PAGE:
Alcohol: Risky business
Using alcohol can be risky business. While there may be some benefits, there are also risks to misusing alcohol.
It’s no ordinary commodity. Alcohol dependence affects 5% of people who drink.
The more a person drinks alcohol, the greater the risks for personal injury or harm through motor vehicle collisions or violence. Alcohol use over a long time increases your risks for some chronic diseases, including high blood pressure and stroke; addictions and mental health issues; and mouth, oesophageal, stomach, liver, colon and breast cancers.
Risks for injuries
- According to the Traffic Injury Research Foundation, using alcohol before driving increases your chances of getting into a serious collision.
- Alcohol is often implicated in violent incidences (National Center for Biotechnology Information).
- Alcohol use often results in an increase in the severity of partner violence (National Center for Biotechnology Information).
Risks for diseases
- A woman’s chance of getting breast cancer increases with daily alcohol use (Canadian Breast Cancer Foundation).
- Alcohol use raises blood pressure, which may lead to heart disease and stroke (Heart & Stroke Foundation).
- Alcohol use contributes to liver cancer, and rates in Canada are rising (World Health Organization).
- Cancers of the mouth occur more often in people who use alcohol, especially in people who also smoke tobacco (National Center for Biotechnology Information).
- A mother’s alcohol use during pregnancy can result in Fetal Alcohol Spectrum Disorder (Canadian FASD Research Network). Alcohol can change a baby’s brain, creating problems with memory, attention span and ability to understand consequences that can last a lifetime.
- In 2002 the Canadian Centre on Substance Abuse estimated that alcohol-related issues cost Canadians $14.6 billion.
- About 1 person in 10 who drinks is dependent on alcohol, according to the Centre for Addiction and Mental Health.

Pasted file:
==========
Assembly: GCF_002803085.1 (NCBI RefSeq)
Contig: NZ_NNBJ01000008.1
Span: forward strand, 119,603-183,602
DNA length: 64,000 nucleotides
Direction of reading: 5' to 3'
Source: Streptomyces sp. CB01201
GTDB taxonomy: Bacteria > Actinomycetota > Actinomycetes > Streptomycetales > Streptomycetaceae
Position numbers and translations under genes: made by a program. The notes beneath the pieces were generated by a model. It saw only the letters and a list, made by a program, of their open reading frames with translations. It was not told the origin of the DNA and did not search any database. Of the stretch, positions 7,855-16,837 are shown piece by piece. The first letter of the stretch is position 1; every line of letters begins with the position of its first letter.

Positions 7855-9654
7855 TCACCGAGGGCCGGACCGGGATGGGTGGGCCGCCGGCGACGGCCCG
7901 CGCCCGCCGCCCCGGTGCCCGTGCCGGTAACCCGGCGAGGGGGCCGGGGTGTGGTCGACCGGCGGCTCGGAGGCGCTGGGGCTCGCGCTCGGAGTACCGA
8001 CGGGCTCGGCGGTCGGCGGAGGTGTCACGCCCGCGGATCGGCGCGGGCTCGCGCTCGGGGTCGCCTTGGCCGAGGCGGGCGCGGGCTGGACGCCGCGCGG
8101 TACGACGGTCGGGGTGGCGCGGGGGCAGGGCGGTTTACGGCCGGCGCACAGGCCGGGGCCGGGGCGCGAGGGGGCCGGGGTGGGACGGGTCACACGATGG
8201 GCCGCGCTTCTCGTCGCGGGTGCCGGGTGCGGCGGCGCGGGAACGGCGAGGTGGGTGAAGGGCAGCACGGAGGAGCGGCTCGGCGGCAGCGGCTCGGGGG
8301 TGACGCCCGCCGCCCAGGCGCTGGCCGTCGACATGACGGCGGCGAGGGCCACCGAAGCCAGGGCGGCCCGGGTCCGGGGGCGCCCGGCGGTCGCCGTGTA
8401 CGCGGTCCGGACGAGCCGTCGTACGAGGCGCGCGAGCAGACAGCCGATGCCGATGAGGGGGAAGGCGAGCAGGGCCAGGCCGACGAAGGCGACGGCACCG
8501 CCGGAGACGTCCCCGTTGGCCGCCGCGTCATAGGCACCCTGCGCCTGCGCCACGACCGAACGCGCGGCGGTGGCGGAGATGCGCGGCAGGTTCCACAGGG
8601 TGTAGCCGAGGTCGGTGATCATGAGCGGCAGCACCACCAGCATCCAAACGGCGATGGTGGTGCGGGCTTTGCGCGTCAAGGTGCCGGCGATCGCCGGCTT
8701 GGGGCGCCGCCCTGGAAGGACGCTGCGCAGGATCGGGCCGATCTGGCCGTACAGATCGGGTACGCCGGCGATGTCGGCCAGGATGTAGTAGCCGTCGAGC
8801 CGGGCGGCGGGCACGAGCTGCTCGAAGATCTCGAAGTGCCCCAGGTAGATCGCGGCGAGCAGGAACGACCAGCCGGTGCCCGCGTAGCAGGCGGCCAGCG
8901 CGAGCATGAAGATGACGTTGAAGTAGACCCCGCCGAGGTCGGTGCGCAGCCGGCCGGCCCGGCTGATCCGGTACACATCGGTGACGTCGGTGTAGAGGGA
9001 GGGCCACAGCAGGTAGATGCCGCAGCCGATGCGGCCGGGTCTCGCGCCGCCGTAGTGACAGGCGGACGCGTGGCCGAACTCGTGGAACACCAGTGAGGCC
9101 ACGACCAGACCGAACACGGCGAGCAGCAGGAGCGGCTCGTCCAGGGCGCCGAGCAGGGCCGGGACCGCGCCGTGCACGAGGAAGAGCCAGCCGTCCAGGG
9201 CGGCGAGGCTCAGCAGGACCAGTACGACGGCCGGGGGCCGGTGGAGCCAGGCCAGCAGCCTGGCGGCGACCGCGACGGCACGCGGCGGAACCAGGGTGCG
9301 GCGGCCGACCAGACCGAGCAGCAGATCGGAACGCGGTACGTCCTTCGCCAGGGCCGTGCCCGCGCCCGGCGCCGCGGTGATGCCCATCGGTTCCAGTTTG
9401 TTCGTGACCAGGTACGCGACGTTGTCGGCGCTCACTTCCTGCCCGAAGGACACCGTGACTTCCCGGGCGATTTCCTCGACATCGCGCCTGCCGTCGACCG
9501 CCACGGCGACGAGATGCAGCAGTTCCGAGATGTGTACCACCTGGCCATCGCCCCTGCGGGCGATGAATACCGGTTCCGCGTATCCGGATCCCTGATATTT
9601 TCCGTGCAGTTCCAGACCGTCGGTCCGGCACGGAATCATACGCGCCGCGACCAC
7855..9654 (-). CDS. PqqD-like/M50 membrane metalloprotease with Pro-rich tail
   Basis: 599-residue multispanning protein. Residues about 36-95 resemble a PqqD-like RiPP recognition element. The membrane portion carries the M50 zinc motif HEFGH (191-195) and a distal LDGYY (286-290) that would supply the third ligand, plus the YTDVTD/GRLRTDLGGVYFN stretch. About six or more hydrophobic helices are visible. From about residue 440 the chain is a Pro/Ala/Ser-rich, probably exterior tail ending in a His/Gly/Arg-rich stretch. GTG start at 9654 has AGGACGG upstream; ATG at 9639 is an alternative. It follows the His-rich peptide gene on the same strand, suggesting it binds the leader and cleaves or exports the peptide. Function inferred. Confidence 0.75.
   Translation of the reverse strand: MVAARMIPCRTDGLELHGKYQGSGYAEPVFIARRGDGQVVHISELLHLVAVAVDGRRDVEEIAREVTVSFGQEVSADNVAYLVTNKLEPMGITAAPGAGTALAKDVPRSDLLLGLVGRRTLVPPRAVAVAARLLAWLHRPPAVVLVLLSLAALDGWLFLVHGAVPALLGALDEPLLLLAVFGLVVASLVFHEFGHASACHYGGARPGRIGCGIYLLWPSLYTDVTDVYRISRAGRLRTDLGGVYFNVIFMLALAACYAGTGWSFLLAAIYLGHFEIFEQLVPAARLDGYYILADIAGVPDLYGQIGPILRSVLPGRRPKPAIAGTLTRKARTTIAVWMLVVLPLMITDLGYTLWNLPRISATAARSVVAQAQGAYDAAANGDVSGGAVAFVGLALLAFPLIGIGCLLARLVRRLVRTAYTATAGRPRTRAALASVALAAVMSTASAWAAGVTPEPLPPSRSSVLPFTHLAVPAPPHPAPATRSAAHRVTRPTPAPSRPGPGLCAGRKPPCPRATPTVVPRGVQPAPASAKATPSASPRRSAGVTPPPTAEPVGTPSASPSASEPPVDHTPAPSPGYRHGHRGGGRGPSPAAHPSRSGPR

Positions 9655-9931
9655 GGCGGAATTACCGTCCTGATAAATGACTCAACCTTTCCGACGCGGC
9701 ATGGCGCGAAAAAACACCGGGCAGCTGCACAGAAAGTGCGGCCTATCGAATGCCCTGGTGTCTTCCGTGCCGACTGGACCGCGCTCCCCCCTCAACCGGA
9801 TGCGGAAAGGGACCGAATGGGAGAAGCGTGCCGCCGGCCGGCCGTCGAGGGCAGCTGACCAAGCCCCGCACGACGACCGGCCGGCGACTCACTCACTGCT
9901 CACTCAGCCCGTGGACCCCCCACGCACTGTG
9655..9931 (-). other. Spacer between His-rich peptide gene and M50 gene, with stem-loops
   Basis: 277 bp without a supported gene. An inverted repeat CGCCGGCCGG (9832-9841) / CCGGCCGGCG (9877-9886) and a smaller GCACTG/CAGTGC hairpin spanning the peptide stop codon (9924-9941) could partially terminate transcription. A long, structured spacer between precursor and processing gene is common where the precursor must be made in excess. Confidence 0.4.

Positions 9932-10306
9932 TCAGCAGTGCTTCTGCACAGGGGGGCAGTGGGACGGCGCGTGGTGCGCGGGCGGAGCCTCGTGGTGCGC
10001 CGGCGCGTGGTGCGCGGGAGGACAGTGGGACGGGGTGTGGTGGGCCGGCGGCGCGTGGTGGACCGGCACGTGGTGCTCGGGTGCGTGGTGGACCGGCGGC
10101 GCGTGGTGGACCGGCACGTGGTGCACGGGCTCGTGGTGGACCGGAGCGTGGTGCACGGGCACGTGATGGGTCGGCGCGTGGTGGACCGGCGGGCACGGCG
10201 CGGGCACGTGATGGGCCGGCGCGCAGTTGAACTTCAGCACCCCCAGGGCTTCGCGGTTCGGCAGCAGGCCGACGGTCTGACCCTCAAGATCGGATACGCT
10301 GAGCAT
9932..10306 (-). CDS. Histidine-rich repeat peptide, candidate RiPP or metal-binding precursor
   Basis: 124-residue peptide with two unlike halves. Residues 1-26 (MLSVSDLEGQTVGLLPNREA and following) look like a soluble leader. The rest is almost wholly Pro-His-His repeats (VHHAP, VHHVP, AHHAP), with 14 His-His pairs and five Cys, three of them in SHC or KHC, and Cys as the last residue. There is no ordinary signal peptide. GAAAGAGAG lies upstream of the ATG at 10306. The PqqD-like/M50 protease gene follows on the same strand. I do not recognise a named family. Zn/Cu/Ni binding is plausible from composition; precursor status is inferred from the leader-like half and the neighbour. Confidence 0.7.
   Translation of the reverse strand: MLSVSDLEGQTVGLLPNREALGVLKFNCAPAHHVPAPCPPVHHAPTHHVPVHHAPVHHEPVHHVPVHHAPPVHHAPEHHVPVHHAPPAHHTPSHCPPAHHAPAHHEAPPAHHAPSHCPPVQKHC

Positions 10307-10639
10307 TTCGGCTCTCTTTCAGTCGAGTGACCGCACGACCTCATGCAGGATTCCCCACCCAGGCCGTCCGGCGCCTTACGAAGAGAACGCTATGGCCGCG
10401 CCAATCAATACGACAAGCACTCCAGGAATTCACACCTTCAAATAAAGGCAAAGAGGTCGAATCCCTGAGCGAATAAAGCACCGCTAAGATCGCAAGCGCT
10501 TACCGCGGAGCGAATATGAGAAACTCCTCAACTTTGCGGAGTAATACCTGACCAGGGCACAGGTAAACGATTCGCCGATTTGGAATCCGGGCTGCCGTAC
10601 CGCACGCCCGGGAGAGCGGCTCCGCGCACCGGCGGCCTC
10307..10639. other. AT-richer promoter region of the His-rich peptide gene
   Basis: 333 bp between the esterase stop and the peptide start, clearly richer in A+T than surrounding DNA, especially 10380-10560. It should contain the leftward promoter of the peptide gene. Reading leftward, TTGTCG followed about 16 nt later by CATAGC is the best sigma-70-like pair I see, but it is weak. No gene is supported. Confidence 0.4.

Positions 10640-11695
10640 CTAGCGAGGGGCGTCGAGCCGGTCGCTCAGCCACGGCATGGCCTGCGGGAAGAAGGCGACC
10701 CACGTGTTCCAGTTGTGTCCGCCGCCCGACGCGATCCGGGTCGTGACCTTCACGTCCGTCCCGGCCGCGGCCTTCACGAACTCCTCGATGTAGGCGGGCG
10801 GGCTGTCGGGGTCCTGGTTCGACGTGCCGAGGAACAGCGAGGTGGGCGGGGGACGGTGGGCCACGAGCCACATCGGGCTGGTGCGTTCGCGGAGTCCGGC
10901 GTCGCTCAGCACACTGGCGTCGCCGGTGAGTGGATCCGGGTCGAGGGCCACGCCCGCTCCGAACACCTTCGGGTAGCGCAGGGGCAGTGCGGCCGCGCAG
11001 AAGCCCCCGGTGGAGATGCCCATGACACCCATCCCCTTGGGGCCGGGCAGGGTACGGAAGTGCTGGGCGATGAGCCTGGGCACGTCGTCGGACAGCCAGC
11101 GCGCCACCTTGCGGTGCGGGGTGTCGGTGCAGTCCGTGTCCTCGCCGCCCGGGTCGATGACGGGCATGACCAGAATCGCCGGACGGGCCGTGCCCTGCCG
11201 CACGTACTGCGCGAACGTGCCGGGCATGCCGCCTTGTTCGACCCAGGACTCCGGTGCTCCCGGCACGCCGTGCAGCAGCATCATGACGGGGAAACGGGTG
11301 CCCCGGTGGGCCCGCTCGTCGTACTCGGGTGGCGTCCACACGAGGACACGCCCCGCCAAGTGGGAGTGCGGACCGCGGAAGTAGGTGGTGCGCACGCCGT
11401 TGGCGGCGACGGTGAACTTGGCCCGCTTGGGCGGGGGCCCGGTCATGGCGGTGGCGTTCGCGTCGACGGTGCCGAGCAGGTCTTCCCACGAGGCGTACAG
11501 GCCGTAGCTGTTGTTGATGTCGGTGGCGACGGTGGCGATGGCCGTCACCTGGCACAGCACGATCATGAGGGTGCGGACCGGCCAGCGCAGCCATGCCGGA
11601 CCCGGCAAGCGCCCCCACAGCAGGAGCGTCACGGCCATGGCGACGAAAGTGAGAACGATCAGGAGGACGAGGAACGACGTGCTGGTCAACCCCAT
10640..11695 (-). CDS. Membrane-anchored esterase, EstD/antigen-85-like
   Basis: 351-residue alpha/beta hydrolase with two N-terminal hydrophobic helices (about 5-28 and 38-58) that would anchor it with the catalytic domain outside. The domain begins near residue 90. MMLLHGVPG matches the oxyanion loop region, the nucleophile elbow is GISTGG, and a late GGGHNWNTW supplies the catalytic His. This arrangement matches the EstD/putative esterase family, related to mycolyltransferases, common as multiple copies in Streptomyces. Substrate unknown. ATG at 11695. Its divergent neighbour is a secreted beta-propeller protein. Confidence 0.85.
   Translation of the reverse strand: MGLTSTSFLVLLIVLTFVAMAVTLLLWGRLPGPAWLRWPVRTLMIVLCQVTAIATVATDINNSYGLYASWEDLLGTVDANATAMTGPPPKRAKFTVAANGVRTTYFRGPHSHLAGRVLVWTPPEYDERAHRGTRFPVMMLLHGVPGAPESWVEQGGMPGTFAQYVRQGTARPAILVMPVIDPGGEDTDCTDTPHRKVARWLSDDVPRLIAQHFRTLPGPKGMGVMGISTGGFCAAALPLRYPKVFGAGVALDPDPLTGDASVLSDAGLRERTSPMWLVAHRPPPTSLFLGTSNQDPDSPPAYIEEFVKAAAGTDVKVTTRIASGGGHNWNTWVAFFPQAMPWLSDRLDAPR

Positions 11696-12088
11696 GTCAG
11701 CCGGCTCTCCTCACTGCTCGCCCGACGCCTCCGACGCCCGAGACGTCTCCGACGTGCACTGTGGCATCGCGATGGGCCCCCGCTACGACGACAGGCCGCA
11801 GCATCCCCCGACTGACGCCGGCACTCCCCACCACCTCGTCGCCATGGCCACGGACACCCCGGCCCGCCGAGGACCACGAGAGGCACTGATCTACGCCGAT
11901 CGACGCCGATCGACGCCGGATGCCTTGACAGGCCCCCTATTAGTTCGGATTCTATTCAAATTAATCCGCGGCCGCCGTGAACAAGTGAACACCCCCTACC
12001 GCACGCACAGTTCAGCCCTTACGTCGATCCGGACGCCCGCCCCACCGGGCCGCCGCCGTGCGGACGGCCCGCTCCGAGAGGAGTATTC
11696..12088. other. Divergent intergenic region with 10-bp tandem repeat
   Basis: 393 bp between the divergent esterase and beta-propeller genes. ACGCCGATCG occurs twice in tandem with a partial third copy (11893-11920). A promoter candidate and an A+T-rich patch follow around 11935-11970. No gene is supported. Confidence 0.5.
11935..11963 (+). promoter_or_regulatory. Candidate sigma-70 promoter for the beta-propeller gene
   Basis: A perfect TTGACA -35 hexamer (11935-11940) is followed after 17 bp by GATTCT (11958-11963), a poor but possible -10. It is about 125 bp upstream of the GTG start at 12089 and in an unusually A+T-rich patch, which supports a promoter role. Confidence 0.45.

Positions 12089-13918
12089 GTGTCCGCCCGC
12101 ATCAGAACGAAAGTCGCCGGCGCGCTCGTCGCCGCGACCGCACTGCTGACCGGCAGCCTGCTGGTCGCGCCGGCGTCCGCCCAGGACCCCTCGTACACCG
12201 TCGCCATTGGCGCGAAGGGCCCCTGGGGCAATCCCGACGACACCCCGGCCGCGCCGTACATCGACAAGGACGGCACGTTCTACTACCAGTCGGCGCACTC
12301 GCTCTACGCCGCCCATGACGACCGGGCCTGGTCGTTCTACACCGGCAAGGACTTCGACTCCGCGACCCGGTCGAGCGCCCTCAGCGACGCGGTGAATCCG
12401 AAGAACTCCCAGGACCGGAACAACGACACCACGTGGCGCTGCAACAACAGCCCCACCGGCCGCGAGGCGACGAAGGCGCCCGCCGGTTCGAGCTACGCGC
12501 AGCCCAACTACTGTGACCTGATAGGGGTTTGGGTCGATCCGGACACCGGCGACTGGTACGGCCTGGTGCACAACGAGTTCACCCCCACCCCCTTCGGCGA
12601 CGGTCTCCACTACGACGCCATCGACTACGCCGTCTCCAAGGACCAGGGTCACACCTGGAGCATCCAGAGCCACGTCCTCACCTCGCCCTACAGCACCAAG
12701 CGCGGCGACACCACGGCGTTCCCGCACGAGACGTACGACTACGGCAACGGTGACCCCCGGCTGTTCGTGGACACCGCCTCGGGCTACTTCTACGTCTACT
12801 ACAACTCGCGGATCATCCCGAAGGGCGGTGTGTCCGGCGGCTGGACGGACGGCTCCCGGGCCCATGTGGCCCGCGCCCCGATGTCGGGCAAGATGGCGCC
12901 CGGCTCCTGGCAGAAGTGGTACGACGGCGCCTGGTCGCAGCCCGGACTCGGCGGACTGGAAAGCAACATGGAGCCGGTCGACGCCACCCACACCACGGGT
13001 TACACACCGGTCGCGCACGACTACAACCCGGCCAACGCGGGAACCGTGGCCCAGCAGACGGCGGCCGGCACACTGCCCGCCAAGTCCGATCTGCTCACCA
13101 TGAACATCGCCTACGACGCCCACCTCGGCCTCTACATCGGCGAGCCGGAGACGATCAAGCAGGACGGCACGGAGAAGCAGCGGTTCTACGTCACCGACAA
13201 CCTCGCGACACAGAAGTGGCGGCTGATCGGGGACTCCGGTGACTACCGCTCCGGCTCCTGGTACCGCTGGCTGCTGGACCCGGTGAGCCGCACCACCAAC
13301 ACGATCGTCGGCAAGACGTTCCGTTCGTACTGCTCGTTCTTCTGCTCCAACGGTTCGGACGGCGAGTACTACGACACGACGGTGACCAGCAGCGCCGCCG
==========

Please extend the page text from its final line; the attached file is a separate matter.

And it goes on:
Reduce the risks for long-term health concerns:
Anyone over the age of 25 should follow the Low-Risk Alcohol Drinking Guidelines:
- A woman should consume no more than 2 alcoholic beverages (standard serving size) on most days and no more than 10 alcoholic beverages in a week.
- A man should consume no more than 3 alcoholic beverages (standard serving size) on most days and no more than 15 alcoholic beverages in a week.
To reduce the risks for injury or harm:
- Women should not drink more than 3 alcoholic beverages on any single occasion.
- Men should not drink more than 4 alcoholic beverages on any single occasion.
Standard serving sizes vary with each alcoholic beverage.
Legal drinking age in Ontario is 19. People 19 to 24 should NEVER exceed the daily and weekly limits.
When you should not use any alcohol:
- when driving or using machinery and tools
- while taking certain medications that interact with alcohol
- when engaging in dangerous physical activity
- if you are living with mental or physical health problems
- if you are living with alcohol dependence
- if you are pregnant or planning to become pregnant
- when you are making important decisions
- if you are responsible for the safety of others
Mixing alcohol with energy drinks can be a dangerous combination
- Energy drinks can have up to 180 mg of caffeine per container, which is more caffeine than in a 250 mL cup of regular brewed coffee and about 5 times more than in a can of cola.
- Consuming too much caffeine, either from artificial or natural sources, can cause rapid heart rate, irritability, nervousness, and sleeping problems.
- Mixing energy drinks with alcohol (Educ alcool) can mask the feeling of being drunk. If you do not feel the effects of alcohol, you are more likely to drink more or take risks that you would normally not.
- Whether pre-mixed or self-mixed, energy drinks should not be used with alcohol.
- People who use energy drinks with alcohol (both pre-mixed or added alcohol) are more likely to:
- hurt themselves or be injured
- require medical attention
- get into a vehicle with a drunk driver
- assault someone sexually
- be sexually abused
This item was last modified on September 24, 2020